Art Lesson Level I-Art Lesson 10: Four Suns With Four Faces
Learn to use warm and cool colors with light and dark values
Art Lesson Description:
Kids love to draw the sun, and they often finish a drawing by putting a big yellow sun in it. So why not draw a picture that is only a sun! Besides, since sunlight is full-spectrum light (it has every color in it), why not make a picture of the sun that uses every color in the color wheel? That’s what we set out to do in this lesson.
We begin the lesson by showing four rather unusual images of the sun that we’ve found, and we use these as inspiration for you to design your own sun. The part of the lesson where we draw the sun offers lots of opportunity for creativity!
The coloring process is even more fun.
- We color half of the sun, its rays, and the remaining space with warm oil pastel colors,
- And color the other half with cool colors.
- Then, to make things really interesting, we add a lighter or darker value to part of each warm color and each cool color.
The result is a dynamic, cheerful picture that is very easy for first graders to draw, and satisfying for people of any age to color.
THIS LESSON IS OFFERED IN BOTH VIDEO AND POWERPOINT FORMATS
List of Supplies for Each Art Student:
- A print-out of the warm-up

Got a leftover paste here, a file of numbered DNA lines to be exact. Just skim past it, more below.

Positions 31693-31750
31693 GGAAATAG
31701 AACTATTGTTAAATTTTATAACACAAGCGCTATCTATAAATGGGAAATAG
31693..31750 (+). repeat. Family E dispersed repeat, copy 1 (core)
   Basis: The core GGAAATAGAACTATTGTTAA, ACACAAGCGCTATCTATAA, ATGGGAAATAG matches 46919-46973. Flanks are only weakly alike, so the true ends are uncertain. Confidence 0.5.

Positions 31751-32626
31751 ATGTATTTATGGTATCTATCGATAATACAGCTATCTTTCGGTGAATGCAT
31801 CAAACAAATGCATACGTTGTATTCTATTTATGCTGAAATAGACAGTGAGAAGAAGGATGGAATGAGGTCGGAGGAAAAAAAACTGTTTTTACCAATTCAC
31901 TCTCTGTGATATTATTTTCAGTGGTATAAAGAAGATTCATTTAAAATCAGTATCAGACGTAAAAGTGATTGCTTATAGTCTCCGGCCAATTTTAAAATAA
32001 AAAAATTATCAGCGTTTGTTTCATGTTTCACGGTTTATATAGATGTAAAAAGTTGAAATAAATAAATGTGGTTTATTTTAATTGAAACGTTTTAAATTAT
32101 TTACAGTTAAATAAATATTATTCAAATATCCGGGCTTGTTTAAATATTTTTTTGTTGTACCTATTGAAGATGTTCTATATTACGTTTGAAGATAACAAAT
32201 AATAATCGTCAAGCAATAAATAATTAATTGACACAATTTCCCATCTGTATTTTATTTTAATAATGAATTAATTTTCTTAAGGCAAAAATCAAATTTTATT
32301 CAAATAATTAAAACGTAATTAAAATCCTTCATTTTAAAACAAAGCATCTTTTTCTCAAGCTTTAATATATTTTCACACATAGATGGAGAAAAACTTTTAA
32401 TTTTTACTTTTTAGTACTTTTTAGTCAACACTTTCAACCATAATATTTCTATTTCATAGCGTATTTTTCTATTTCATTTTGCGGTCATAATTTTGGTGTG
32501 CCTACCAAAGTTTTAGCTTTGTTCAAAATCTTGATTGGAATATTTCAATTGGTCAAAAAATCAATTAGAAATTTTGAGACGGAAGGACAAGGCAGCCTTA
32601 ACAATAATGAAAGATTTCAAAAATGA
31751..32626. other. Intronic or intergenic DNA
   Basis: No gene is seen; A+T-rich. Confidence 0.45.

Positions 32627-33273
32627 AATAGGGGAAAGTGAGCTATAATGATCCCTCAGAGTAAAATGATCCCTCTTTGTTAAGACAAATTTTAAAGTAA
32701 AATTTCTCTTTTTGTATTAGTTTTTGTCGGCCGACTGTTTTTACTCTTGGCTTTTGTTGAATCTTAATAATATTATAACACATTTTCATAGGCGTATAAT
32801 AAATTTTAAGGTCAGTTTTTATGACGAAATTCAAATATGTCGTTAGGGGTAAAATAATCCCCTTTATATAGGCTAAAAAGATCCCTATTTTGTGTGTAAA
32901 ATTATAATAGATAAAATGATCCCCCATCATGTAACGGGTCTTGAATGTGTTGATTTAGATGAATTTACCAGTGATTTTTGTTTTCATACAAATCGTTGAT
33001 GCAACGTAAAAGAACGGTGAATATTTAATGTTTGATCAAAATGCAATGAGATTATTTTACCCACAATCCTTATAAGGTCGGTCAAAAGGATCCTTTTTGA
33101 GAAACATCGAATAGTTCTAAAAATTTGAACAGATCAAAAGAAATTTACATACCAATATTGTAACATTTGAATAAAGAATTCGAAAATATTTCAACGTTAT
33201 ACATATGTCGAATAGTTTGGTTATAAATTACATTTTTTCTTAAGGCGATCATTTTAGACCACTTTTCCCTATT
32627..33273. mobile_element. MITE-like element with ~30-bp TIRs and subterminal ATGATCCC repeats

- A fine tipped black magic marker
- A 2H drawing pencil
- A set of oil pastels
- A jar of water for rinsing
- An 11” x 14” sheet of drawing paper
- A lead pencil with an eraser on top of it (You will use the eraser as a blending tool)
Suggestions for Cross-Curricular Connections:
Books about the sun and the earth
On Earth, by G. Brian Karas--does a brilliant job of making the concepts of rotation and revolution understandable. We watch shadows disappear into night, and feel the sun on our face as winter turns into spring. All these amazing things happen because the earth is constantly in motion, spinning and circling, gliding and tilting. Preschool - 2nd grade
My Light by Molly Bang--Caldecott Honor artist Molly Bang celebrates the many wonders of the sun and the myriad ways in which the sun gives us energy and power from its light. 1st grade - 5th grade
Sunshine Makes the Seasons (Let's-Read-and-Find-Out Science 2) by Franklyn M. Branley (Author), Michael Rex (Illustrator)--Find out how the light from the sun affects life on the earth. Includes hands-on demonstrations. K-3rd grade
What Makes Day and Night (Let's-Read-and-Find-Out Science 2) by Franklyn M. Branley--Explains the earth’s rotation in clear, simple terms. An experiment is included. 2nd - 3rd grade
The Sun by Seymour Simon--Handsome and informative, a must for the science shelf. Includes large color photographs
Art: The sun you draw in this lesson looks somewhat like a Picasso drawing. Learn more about Picasso:
- Pablo Picasso: Breaking All the Rules by True Kelley. (some people may find pages 4-5 objectionable)
- Pablo Picasso by Mike Venezia--A very highly recommended introduction to this artist
- 100 Pablo Picassos by Violet Lemay--A charming and informative tour through the life and career of Pablo Picasso.
Approximate Time to Complete the Art Class:
- Drawing the sun: 20 minutes
- Coloring with oil pastels: 25-40 minutes